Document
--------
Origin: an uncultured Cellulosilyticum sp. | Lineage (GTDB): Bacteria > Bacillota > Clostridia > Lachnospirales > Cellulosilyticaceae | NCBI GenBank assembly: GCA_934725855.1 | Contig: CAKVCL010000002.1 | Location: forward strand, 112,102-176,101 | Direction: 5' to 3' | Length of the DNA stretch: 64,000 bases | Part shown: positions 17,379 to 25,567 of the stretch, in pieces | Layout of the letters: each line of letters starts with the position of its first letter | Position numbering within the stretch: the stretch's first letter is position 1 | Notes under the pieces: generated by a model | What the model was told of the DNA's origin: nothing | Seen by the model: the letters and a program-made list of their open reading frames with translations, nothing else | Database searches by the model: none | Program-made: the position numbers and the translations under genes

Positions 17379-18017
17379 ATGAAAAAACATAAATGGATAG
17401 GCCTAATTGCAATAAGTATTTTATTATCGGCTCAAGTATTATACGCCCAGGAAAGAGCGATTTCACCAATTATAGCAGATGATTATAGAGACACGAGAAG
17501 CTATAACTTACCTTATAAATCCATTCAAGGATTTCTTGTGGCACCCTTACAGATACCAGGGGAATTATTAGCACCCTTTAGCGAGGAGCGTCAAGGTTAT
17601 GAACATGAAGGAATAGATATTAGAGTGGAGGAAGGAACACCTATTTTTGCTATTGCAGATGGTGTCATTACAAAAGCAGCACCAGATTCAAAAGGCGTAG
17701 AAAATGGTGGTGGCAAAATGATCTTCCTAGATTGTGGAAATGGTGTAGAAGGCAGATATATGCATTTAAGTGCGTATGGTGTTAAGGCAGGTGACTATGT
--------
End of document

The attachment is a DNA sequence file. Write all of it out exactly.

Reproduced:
Origin: an uncultured Cellulosilyticum sp. | Lineage (GTDB): Bacteria > Bacillota > Clostridia > Lachnospirales > Cellulosilyticaceae | NCBI GenBank assembly: GCA_934725855.1 | Contig: CAKVCL010000002.1 | Location: forward strand, 112,102-176,101 | Direction: 5' to 3' | Length of the DNA stretch: 64,000 bases | Part shown: positions 17,379 to 25,567 of the stretch, in pieces | Layout of the letters: each line of letters starts with the position of its first letter | Position numbering within the stretch: the stretch's first letter is position 1 | Notes under the pieces: generated by a model | What the model was told of the DNA's origin: nothing | Seen by the model: the letters and a program-made list of their open reading frames with translations, nothing else | Database searches by the model: none | Program-made: the position numbers and the translations under genes

Positions 17379-18017
17379 ATGAAAAAACATAAATGGATAG
17401 GCCTAATTGCAATAAGTATTTTATTATCGGCTCAAGTATTATACGCCCAGGAAAGAGCGATTTCACCAATTATAGCAGATGATTATAGAGACACGAGAAG
17501 CTATAACTTACCTTATAAATCCATTCAAGGATTTCTTGTGGCACCCTTACAGATACCAGGGGAATTATTAGCACCCTTTAGCGAGGAGCGTCAAGGTTAT
17601 GAACATGAAGGAATAGATATTAGAGTGGAGGAAGGAACACCTATTTTTGCTATTGCAGATGGTGTCATTACAAAAGCAGCACCAGATTCAAAAGGCGTAG
17701 AAAATGGTGGTGGCAAAATGATCTTCCTAGATTGTGGAAATGGTGTAGAAGGCAGATATATGCATTTAAGTGCGTATGGTGTTAAGGCAGGTGACTATGT